From Nov. 13-15, decision-makers from the beauty and wellness industries gathered at the Glossy Beauty and Wellness Summit in Palm Springs, California. There, they discussed navigating retail and influencer marketing, keeping up with digital channels while maintaining an offline presence and establishing a brand’s DNA effectively.

With the constant and rapid evolution of these two segments, it can be difficult for brands to prioritize which areas to invest in and when. Should a brand be more focused on wholesale relationships or DTC? What type of retailer should a company try to partner with? And is CBD worth the legal hassle for a brand or retailer? Glossy collected some of the best comments from the event’s discussions about several topics including staying relevant in a fast-paced world and establishing fruitful influencer partnerships.

The importance of brand DNA and authenticity
“No. 1: Make a promise, and make it very clear to your customer. Write it all over your packaging, put it in huge letters, put it everywhere that you possibly can, and then follow through on your promise relentlessly. Two, your brand is alive, so treat it that way. Grow your brand and let your community grow it, and let it do things that you never expected it to do. And then lastly, repeat.” – Katey Hassan, Tula vp of brand marketing

“We started as a consultation brand where consumers would go to Saks and sit there for 45 minutes. It’s no longer a reality today to get a consumer to spend that much time with us. It’s really about figuring out the right ratio of offline and online [marketing] for your brand and then building off of that.” – Kristy Watson, Erno Laszlo CMO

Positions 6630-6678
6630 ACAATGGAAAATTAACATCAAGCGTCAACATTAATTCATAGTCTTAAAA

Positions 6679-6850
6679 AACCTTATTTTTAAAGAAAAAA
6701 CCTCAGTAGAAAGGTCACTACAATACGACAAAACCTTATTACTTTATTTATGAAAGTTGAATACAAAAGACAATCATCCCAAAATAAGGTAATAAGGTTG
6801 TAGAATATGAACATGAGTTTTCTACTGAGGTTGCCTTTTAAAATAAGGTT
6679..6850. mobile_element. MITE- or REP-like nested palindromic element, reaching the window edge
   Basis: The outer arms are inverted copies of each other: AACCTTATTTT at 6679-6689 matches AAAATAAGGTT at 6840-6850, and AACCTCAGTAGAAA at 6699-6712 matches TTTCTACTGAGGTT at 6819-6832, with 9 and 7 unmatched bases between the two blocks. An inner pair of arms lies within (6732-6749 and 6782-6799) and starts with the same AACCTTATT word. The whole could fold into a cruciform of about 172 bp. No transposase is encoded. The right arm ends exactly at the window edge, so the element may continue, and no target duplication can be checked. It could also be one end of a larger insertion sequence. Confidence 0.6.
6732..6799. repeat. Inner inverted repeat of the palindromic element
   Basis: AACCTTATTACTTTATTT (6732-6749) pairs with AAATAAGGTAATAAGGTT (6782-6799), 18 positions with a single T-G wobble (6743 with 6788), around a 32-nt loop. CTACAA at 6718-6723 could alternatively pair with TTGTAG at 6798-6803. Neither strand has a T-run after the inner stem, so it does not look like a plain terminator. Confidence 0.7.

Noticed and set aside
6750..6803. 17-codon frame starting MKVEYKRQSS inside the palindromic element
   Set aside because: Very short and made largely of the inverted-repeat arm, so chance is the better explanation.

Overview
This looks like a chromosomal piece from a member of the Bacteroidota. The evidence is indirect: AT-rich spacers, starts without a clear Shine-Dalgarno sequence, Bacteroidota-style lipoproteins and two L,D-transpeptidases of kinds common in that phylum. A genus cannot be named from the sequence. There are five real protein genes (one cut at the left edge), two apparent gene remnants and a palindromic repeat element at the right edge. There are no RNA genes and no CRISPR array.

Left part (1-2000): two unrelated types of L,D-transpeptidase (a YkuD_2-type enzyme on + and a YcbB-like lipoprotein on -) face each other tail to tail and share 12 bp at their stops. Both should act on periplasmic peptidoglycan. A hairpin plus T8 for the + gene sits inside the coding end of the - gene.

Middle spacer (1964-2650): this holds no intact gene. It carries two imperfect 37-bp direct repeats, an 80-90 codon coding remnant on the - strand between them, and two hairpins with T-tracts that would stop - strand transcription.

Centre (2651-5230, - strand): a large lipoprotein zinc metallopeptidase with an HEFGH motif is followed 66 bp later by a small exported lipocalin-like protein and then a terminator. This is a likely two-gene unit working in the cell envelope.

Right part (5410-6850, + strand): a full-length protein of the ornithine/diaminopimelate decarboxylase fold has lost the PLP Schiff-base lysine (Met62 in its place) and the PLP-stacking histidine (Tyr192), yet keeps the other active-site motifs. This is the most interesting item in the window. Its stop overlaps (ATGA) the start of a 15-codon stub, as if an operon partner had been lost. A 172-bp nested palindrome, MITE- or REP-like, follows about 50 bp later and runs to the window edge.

“It’s really clear when someone does a licensing deal and slaps their name on something and picks a couple of colors, compared to when they have their sleeves rolled up. When they’re back in the warehouse dealing with the day-to-day dramas, that isn’t sexy, glamorous or fun at all. It’s really important to know every single aspect of your business.” –Annie Lawless, Lawless Beauty founder and CEO

On building relationships with influencers
“There was at one time a correlation between follower size and success, and I think it was all about being sort of a billboard. A lot of big brands were going to influencers to say, ‘Hey, you have all these followers, you are a billboard for us,’ but that doesn’t really work anymore. A lot of the conversations are happening on accounts with 10,000 followers or less. If I were a giant brand, I would be looking at those people to start with because there’s just more meaningful conversations going on there.” – Kristin Ess, Kristin Ess Hair Care founder

“These are not transactional relationships, and they’re not in-and-out just for PR. These are deep relationships. There is no script for the influencers we work with; they have complete creative control and can take the brand and post whatever they want, whenever they want. And we also don’t control or ask them to not use other skin-care products or beauty products.” –Katey Hassan, Tula Skincare vp of brand marketing

“We’re trying to figure out how to use influencers either for brand building or for getting data from those influencers. What are the right ones? Nano, micro, macro? We have talked about it to death. In the U.S., it’s an open market and not everything’s connected, so we’re trying to figure it out.” –Kristy Watson, Erno Laszlo CMO

Navigating the CBD market
“We’ve said no to amazing brands in the wellness space and in the CBD space, because I believe that when a new space is unfolding, more choice isn’t necessarily a good thing for the consumer. I think there is a potential there to end up sending her running in the opposite direction because she doesn’t know what to do with all of that choice.” – Cindy Deily, Sephora vp of skin care merchandising